Study examines effect of receiving Tdap vaccine during pregnancy

May 3, 2014, The JAMA Network Journals

A preliminary study finds that receipt of the tetanus toxoid, reduced diphtheria toxoid, and acellular pertussis (Tdap) vaccine in the third trimester of pregnancy did not increase the risk of adverse events for the mother or infant, according to a study in the May 7 issue of JAMA, a theme issue on child health. In addition, the authors found high concentrations of pertussis antibodies in infants during the first 2 months of life, a period during which infants are at the highest risk of pertussis-associated illness or death. This issue is being released early to coincide with the Pediatric Academic Societies Annual Meeting.

Pertussis is a highly contagious and potentially fatal vaccine-preventable disease that has re-emerged in the United States despite high childhood immunization rates. Infants younger than 6 months are at greatest risk of disease, hospitalization, and death and account for more than 90 percent of all -associated deaths in the United States. Infants too young to receive the primary diphtheria and tetanus toxoids and acellular pertussis (DTaP) immunization series (recommended at 2, 4, and 6 months of age) depend on maternal antibodies for protection against pertussis. However, have very low concentrations of pertussis antibodies to transfer to their newborn at the time of delivery; maternal immunization with the Tdap vaccine could help prevent infant pertussis, according to background information in the article.

Flor M. Munoz, M.D., of the Baylor College of Medicine, Houston, and colleagues randomly assigned 48 women to receive the Tdap vaccine (n = 33) or placebo (n = 15) at 30 to 32 weeks' gestation to evaluate the safety and immunogenicity (ability to produce an immune response) of the vaccine administered during . Women who received placebo during pregnancy were given Tdap vaccine postpartum prior to hospital discharge, and women who received Tdap during pregnancy were given placebo postpartum.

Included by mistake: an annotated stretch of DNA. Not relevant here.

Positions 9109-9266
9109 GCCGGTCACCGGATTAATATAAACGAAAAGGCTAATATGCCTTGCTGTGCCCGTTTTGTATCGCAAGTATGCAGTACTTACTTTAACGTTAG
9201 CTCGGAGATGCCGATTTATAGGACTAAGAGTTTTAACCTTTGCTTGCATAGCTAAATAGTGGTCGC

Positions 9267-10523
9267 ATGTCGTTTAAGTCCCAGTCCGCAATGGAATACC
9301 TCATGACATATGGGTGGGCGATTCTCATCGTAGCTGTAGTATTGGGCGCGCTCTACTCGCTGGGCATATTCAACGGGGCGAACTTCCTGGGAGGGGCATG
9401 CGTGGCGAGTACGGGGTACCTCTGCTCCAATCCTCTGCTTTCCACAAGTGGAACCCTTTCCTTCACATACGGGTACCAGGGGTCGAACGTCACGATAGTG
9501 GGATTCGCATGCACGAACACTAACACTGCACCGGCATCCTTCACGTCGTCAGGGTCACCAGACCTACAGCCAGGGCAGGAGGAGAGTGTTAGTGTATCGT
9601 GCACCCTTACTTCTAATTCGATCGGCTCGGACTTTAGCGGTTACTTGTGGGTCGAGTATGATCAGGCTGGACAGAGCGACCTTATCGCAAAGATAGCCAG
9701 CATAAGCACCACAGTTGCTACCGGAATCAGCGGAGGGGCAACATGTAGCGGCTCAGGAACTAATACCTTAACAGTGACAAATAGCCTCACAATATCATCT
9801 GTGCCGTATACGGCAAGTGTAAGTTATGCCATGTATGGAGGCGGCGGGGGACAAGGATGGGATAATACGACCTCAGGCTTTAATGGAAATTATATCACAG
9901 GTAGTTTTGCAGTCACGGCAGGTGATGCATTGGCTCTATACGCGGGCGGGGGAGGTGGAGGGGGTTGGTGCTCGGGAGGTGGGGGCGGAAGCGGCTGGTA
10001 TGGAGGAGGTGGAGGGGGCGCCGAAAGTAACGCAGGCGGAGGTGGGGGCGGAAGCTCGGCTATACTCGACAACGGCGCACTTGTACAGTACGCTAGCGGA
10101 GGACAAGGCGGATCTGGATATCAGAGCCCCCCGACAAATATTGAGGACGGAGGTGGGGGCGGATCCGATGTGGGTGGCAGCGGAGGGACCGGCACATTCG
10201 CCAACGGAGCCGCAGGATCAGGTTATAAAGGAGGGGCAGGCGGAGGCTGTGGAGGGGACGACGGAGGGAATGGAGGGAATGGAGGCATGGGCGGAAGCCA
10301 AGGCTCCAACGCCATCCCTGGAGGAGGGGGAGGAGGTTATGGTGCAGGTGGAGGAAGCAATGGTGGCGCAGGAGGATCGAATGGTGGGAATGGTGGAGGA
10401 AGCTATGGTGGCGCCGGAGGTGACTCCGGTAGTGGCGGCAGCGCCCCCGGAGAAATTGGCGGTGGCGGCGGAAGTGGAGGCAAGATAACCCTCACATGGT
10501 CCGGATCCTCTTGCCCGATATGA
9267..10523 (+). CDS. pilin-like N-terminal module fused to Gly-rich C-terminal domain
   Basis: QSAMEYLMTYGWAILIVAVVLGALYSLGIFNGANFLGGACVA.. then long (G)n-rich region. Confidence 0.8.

The researchers found that injection site and systemic reactogenicity (adverse reactions) rates in pregnant women were not significantly different than those observed among postpartum or nonpregnant women. No Tdap-associated serious occurred in women or infants. Growth and development were similar in both infant groups. No cases of pertussis occurred.

Also, concentrations of vaccine-induced pertussis antibodies in infants born to mothers immunized with Tdap during pregnancy were significantly higher at birth and at age 2 months than in infants whose mothers were immunized postpartum.

In addition, maternal immunization with Tdap did not substantially alter infant responses to scheduled DTaP.

"Further research is needed to provide definitive evidence of the safety and efficacy of Tdap immunization during pregnancy," the authors write.

Although Tdap has an excellent safety record, future cohort or surveillance studies must continue to assess safety and immunogenicity of Tdap immunization during pregnancy, write Natalia Jimnez-Truque, M.S.C.I., Ph.D., and Kathryn M. Edwards, M.D., of Vanderbilt University Medical Center, Nashville, Tenn., in an accompanying editorial.

"Continued reporting of pertussis cases will also be necessary to assess the effectiveness of administering Tdap during pregnancy. In addition, the assessment of potential interference with DTaP and other vaccine antigens administered during infancy will require large prospective studies. Last, future research must address the safety and immunogenicity of repeated doses of Tdap during each pregnancy, because frequent immunization might lead to a blunted antibody response."

Explore further: Change increases postpartum pertussis vaccination

More information: DOI: 10.1001/jama.2014.3633
DOI: 10.1001/jama.2014.3555

Related Stories